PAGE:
Academy of Art University’s School of Fashion steps forward with diverse cast of models at NYFW
By Stephan Rabimov
This fall marks the 22nd season of Academy of Art University’s show at New York Fashion Week (NYFW) and the School of Fashion is determined to continue to raise the bar.
Simon Ungless, executive director of the School of Fashion, pushes boundaries forward in model casting by taking part in the industry movement toward more diverse runways. “Our casting has always been inspired by the diversity found within the student body and faculty at the University,” said Ungless. “This season is exactly that, to the power of 10! We’re after our most diverse cast ever.”
Noticeably since 2015, the fashion industry has made greater strides toward model diversity. According to data compiled by The Fashion Spot, runway demographics have been growing incrementally more diverse for the past three years in a row.
To help accomplish this ambitious task, Ungless turned to Zan Ludlum, founder and casting director at New York and Los Angeles-based Zan Casting. “In 2012, I called my most trusted contacts in the industry, and the same name came up several times,” Ungless shared. “I could tell we shared a similar aesthetic and that [Ludlum] truly cared a great deal about the models.”
The mission for casting the School of Fashion’s shows has always been to find ‘cool, art-school type kids’ from every corner of the globe. “They are definitely citizens of the world! Some of them may even come from another planet,” Ungless said jokingly. Self-defined as ‘streetwise,’ the Zan Casting talent search relies on a candidate to have a strong sense of self, as much as a memorable appearance, with confidence and energy that can be captured in a photograph or exhibited on the runway.
“No matter what the casting brief might be, we speak our truths on inclusivity and representation,” Ludlum explained. “We listen to diverse subcultures shaping contemporary society and look for unique personalities and representations of beauty. ‘Celebrate the authentic’ is our approach that helps guide our clients.”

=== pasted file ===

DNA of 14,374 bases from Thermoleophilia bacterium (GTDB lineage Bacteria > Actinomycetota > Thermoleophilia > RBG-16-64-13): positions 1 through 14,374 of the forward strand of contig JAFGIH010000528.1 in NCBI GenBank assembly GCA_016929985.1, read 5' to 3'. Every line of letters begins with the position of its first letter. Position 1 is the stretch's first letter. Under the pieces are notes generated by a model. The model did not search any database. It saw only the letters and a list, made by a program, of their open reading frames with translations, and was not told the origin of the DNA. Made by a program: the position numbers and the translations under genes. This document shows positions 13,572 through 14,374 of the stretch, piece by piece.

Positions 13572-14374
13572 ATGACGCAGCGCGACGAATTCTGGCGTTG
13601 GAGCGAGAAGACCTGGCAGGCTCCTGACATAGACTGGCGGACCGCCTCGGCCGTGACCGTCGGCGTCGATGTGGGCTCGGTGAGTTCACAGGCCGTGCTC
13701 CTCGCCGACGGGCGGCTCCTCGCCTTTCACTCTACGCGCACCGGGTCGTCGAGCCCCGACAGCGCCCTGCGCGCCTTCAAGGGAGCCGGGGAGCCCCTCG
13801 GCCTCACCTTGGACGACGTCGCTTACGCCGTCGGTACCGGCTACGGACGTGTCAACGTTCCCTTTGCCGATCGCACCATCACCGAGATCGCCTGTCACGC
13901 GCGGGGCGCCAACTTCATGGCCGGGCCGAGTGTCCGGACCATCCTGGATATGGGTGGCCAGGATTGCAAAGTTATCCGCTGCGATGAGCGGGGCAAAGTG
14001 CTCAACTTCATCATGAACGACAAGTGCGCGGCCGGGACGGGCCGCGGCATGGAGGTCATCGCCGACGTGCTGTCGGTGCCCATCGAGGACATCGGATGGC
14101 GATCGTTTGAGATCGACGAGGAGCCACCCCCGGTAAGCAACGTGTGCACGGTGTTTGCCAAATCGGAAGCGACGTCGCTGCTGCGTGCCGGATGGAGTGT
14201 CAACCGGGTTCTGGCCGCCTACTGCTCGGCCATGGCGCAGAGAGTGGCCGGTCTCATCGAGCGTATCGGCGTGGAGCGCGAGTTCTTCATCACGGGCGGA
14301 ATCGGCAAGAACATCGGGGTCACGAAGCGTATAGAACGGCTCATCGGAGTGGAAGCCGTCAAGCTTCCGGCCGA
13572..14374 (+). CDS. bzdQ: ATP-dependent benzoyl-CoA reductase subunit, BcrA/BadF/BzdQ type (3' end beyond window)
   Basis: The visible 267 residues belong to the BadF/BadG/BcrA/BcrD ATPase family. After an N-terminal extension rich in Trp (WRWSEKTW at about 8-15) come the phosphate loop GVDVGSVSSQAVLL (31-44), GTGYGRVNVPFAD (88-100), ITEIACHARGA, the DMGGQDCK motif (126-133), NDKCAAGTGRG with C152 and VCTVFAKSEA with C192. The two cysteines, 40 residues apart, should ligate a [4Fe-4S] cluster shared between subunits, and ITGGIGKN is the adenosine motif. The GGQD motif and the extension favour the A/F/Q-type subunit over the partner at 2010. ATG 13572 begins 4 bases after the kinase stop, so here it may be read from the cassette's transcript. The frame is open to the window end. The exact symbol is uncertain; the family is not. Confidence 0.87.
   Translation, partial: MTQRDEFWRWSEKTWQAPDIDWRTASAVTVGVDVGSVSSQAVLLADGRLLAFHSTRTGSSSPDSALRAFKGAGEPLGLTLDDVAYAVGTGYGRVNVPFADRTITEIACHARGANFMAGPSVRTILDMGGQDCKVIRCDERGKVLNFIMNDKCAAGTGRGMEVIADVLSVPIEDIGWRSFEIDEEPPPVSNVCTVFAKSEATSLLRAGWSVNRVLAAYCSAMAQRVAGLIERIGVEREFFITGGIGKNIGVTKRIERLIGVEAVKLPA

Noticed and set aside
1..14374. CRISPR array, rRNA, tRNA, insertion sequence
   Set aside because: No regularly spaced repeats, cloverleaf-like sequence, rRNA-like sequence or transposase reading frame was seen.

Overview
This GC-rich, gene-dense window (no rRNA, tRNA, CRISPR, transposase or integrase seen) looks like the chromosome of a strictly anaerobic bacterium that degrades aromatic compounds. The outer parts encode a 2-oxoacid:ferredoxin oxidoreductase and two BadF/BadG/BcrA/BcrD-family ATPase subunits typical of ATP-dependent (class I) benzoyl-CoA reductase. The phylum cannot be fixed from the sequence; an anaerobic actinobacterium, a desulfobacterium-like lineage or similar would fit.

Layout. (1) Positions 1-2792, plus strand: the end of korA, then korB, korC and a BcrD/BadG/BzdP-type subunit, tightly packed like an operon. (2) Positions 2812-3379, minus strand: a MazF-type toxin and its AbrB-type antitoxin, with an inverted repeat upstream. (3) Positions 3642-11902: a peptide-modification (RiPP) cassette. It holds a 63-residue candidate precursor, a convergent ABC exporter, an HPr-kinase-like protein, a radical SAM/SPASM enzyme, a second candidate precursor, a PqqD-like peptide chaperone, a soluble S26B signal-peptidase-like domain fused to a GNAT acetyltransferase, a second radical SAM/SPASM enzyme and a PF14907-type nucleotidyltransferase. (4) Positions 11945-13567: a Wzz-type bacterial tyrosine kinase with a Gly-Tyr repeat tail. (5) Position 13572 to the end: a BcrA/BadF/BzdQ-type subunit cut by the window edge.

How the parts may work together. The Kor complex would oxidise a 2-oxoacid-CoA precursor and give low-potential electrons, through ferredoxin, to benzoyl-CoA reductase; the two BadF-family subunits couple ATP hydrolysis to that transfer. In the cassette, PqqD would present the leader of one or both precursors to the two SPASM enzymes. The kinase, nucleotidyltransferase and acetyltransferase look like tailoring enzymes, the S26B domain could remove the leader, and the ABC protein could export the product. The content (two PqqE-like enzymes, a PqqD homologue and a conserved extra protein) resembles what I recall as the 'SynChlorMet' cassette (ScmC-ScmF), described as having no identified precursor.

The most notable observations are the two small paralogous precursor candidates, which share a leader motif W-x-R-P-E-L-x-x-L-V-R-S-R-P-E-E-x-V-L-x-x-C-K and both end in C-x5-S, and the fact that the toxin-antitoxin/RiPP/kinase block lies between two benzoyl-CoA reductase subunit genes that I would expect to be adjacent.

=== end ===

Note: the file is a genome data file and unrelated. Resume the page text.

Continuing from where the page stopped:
This approach isn’t easy and certainly isn’t the norm. The fashion industry often struggles with the notions of diversity in terms of race, gender, ability, and other factors. “Without a diverse group of people in an open dialog, it is really hard to make decisions that recognize the full perspective,” Ludlum said.
Working with the Academy is a full-circle moment for Ludlum. She attended her first fashion shows as a 15-year-old, on field trips to the Fashion Institute of Technology and Parsons School of Design, where she was “blown away.”
Ludlum developed a passion for casting; however, it’s not a skill she learned at school.
“There is no guidebook for learning the casting trade. You have to live it and intern, intern, intern,” she said. Ludlum worked with some of fashion’s biggest names early on. Through casting shows for Vera Wang, she helped put a spotlight on top models such as Karlie Kloss, Joan Smalls, Liu Wen and Arizona Muse, during their debut seasons on the NYFW runways.
There is a thrill in seeing a star get discovered, Ludlum said.
For example, after walking the Academy of Art University Spring-Summer 2018 show, model Oumie Jammeh went on to work with Prada, Valentino, Miu Miu, Tommy Hilfiger and Gucci. “We found our new muse yesterday,” Ungless added. “His name is Bachir and he’s from Senegal. This is his first time doing shows.” Their excitement is palpable.
Challenging how the industry approaches diversity one show at a time might seem slow, yet systemic changes have lasting effects. The Washington Post fashion critic Robin Givhan recently called the momentum “undeniable.” Ludlum acknowledged that her agency and the Academy are aligned on the importance of inclusivity in the casting process.
And, change is evident beyond the runway. Designers, photographers, publishers and other key players across the industry are being held accountable for their editorial choices on social media—the new court of public opinion. “Everyone is being pushed out of their comfort zones,” Ungless said. “It also feels like models are more socially aware today, and savvy in developing themselves as individuals and brands, to ensure their influence expands beyond the clothes.”